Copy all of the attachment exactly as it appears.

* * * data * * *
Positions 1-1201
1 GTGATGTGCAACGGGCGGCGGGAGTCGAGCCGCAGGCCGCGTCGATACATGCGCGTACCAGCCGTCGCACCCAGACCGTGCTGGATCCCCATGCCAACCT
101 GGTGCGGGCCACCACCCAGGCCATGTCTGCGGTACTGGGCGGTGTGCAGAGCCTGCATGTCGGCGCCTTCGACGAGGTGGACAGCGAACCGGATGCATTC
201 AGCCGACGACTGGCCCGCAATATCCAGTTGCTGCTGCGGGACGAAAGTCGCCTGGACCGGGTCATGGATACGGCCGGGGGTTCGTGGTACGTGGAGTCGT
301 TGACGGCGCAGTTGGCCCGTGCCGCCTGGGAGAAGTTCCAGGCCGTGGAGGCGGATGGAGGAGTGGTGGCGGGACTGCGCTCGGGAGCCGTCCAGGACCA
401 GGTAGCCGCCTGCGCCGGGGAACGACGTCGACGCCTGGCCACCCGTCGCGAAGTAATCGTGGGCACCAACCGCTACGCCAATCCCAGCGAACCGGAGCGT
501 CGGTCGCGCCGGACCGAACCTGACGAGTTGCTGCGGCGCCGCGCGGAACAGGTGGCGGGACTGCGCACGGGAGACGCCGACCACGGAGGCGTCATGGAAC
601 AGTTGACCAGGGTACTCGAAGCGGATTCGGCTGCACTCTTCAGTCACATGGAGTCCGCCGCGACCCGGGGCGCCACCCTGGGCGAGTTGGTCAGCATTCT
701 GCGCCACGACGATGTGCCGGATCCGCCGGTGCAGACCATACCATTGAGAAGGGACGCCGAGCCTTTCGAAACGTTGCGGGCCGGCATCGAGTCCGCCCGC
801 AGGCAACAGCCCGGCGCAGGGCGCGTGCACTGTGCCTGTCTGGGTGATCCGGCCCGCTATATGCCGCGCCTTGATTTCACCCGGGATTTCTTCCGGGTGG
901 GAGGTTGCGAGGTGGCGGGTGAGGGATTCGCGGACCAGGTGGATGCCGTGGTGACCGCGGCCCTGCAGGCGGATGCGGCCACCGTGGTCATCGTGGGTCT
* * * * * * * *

Positions 1-1201
1 GTGATGTGCAACGGGCGGCGGGAGTCGAGCCGCAGGCCGCGTCGATACATGCGCGTACCAGCCGTCGCACCCAGACCGTGCTGGATCCCCATGCCAACCT
101 GGTGCGGGCCACCACCCAGGCCATGTCTGCGGTACTGGGCGGTGTGCAGAGCCTGCATGTCGGCGCCTTCGACGAGGTGGACAGCGAACCGGATGCATTC
201 AGCCGACGACTGGCCCGCAATATCCAGTTGCTGCTGCGGGACGAAAGTCGCCTGGACCGGGTCATGGATACGGCCGGGGGTTCGTGGTACGTGGAGTCGT
301 TGACGGCGCAGTTGGCCCGTGCCGCCTGGGAGAAGTTCCAGGCCGTGGAGGCGGATGGAGGAGTGGTGGCGGGACTGCGCTCGGGAGCCGTCCAGGACCA
401 GGTAGCCGCCTGCGCCGGGGAACGACGTCGACGCCTGGCCACCCGTCGCGAAGTAATCGTGGGCACCAACCGCTACGCCAATCCCAGCGAACCGGAGCGT
501 CGGTCGCGCCGGACCGAACCTGACGAGTTGCTGCGGCGCCGCGCGGAACAGGTGGCGGGACTGCGCACGGGAGACGCCGACCACGGAGGCGTCATGGAAC
601 AGTTGACCAGGGTACTCGAAGCGGATTCGGCTGCACTCTTCAGTCACATGGAGTCCGCCGCGACCCGGGGCGCCACCCTGGGCGAGTTGGTCAGCATTCT
701 GCGCCACGACGATGTGCCGGATCCGCCGGTGCAGACCATACCATTGAGAAGGGACGCCGAGCCTTTCGAAACGTTGCGGGCCGGCATCGAGTCCGCCCGC
801 AGGCAACAGCCCGGCGCAGGGCGCGTGCACTGTGCCTGTCTGGGTGATCCGGCCCGCTATATGCCGCGCCTTGATTTCACCCGGGATTTCTTCCGGGTGG
901 GAGGTTGCGAGGTGGCGGGTGAGGGATTCGCGGACCAGGTGGATGCCGTGGTGACCGCGGCCCTGCAGGCGGATGCGGCCACCGTGGTCATCGTGGGTCT